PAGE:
Bloggforum 3: Ben Hammersley on our responsibility as bloggers + podcast & vlog
One of the most interesting people at Bloggforum 3 was Ben Hammersley, who talked about the responsibility we, as bloggers, have for shaping the future. Going back through history some 5 000 years, he showed us how civilizations have risen and fallen, how people have re-invented the wheel, invented new technology etc only to fall back into the mud and live in huts.
Ben Hammersley thinks that we are at a breaking point right now, and that we have an opportunity to break that circle and evolve. Having said that, and having listed eight points that he believes are the ideas that are changing society, and why they are fought by the “men in suits” – the people in power – he pointed out the responsibility that we, as bloggers, have for shaping the future.
What he said felt very urgent, and so I have transcribed some of it, but I really recommend that you listen to the whole seminar.
Here is a podcast of the seminar. It’s 1 hour 8 minutes long and the mp3 file is 64MB.
…and here is a video clip of the final minute. (There you also find out the new name of this blog :) )
Here’s my transcription of parts of it, published with kind permission from Ben Hammersley. It’s a long post, I know, but bare with it.
“Technology builds on itself. When you’ve got faster chips, this enables you to design even faster chips.”
“But as we’ve said, technology usually dies.”
“Consider the concept that this stuff isn’t actually going to go away. This is probably the most terrifying thought that bloggers can say aloud. Blogging isn’t like skateboarding or yo-yos… it isn’t a craze, it’s a symptom of a new type of technology, and this new type of technology isn’t going to go away, so everything that you’ve talked about today and everything we talk about online all the time, for example the death of the music industry, … or the re-invention of social networks, or anything like that, these aren’t things that are like products that are going to be around for the next three or four years, and then people’ll get tired of them and then they’ll go away and we can have our old music industry back.
This has fundamentally changed society. Forever. Now, the fact that only we in this room know it really doesn’t make any difference. The first fligth that .. Wright made was watched by four people and a dog. History changed that morning. The fact that four people and a dog were the only people to see it really doesn’t make any difference.
Because of this, human society has reached a decision point. We’re sitting on the top of the hill with our snowboard on and an enormous drop below us. And we’re suddenly going ‘This looks really good. But I might die! Oh no, I can’t.’
Society is sitting here, ready to drop in, and there are lots of things holding people back. Technology is pushing, pushing, pushing, ready to push us over the edge. Technological process will continue, because the technological process that we’ve had before pushes on the new technology.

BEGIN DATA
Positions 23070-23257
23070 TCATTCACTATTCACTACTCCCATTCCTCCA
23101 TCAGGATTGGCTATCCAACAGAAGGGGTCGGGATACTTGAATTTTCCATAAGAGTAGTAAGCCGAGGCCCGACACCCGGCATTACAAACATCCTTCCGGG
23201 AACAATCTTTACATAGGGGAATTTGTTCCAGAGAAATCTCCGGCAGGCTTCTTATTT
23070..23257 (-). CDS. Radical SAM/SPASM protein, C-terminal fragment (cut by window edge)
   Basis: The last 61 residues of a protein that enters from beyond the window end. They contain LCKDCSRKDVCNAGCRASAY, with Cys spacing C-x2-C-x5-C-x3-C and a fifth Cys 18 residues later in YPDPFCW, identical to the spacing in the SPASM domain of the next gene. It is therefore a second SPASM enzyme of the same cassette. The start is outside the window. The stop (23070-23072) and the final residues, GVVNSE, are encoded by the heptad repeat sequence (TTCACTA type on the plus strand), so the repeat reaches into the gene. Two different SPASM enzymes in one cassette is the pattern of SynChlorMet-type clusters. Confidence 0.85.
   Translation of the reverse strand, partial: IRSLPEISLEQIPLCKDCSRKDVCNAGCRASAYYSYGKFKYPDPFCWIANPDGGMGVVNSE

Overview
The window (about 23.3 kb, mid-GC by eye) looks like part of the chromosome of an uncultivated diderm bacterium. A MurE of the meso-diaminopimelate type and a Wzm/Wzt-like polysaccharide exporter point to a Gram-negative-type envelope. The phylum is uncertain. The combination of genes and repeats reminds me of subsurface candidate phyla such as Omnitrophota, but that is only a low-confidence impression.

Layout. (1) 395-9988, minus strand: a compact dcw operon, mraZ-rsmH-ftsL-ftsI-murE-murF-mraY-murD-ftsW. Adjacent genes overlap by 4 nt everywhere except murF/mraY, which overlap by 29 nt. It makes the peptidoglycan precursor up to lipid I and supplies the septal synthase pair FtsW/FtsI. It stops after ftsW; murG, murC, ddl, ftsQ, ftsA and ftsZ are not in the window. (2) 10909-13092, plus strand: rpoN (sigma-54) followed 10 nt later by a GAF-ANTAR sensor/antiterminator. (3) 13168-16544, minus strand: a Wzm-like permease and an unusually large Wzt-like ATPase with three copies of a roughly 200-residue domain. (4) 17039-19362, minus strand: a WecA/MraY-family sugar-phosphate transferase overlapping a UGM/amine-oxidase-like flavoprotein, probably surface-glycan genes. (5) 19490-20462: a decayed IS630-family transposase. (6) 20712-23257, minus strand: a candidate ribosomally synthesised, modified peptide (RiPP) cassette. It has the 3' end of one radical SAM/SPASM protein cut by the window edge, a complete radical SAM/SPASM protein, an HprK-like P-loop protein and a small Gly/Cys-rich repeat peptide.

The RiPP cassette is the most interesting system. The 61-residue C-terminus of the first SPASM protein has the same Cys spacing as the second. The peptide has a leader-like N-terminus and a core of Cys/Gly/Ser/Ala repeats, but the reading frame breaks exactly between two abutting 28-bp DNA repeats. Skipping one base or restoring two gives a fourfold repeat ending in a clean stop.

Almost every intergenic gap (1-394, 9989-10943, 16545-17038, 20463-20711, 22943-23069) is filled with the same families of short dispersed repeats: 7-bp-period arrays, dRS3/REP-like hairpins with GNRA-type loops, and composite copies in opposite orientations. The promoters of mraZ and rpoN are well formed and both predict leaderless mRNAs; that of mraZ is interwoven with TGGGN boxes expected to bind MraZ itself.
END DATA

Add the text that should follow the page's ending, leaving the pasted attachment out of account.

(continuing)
I’ve got to buy a new laptop, and I’m gonna use that new laptop in order to develop new products, which will mean that all of my friends are going to have to buy new laptops in about a year’s time. All the laptop designers are using machines to develop faster laptops which will mean that they’ll be able to use those machines to develop even faster laptops. Stuff builds upon itslef. So the technological process will continue.
To hold it back is a social thing, a political thing.”
“We’re coming to a big change in society. These are the eight big ideas that I think are really going to make a big difference.”
“To the vast majority of people, especially for those people who are in power, whether it’s political power or business power, these are really terrifying things.
First of all, Information wants to be free.”
No matter what you believe about the copyright argument, this is a big change in society.”
“Zero distance. I live in Italy but I work in London, electronically. I have friends all around the world. It makes no difference now where we are in the world. This is a huge transformation. A hundred years ago if you wanted to get a message from Stockholm to London it would take a few days. 500 years ago it would take weeks. Now if you want to get a message across from Stockholm to London you log on to Skype, instant messaging or email and it takes microseconds.
This starts to raise questions about countries’ borders, and what it actually means to live in a country. What are the responsibilities of a nation state, etc.
If the whole point of where you live defines who you are as a person, and you spend most of your time in World of Warcraft, shouldn’t you have a World of Warcraft passport and not a Swedish passport? I know a lot of people who spend more energy building things in say World of Warcraft than they do in the actual country that they’re actually sat in. So what rights and responsibilities do they have in their online worlds and their offline worlds. These are societal issues that might sound really really stupid now, but in ten years time, twenty years time, these are going to be big big issues.
Mass amateurization, that is what we are, in this room. There used to be an old saying in America, that the freedom of the press belongs to those who own the presses. We all own the presses now.”
This is a change that has only happened in the last few years, and people haven’t got their head around it yet, the difference this is going to make”
“More is much more basically means that when you have lots of people together that means that they produce lots more than if you put them all separately.”
True names. The fact that we can now both prove our identity online, and we can also be perfectly anonymous online. And what does anonymity mean when we’re talking about everything else.
For example, if I was to start a newspaper 50 years ago, and I wanted to publish a paper in London, I’d have to have a printing press in London, so there was no such thing as zero business. I had to own a printing press. So that means that information wasn’t free – I’d have to be someone who was able to own a printing press. I couldn’t be an amateur because I had to do it for a living and I had to buy all this stuff. It wouldn’t really help me if I had five million people working in my printing press because they’d all get in eachothers’ way. And I couldn’t do it anonymously, because in order to have a printing press people would have to know who I was. Whereas now, three or four years into the blogging revolution, I can reach more people with an anonymous website than any newspaper in the world.
Now this is all still very new, so not much has happened with that yet, but over the next few years, but we are going to start to consider what it means to society in general. What does it mean that I can completely anonymously go online and say anything I want to anybody in the world. This has never happened before in the history of civilization, so it’s a really big issue. And we’re right there at the tipping point, about whether or not we are going to do it or not.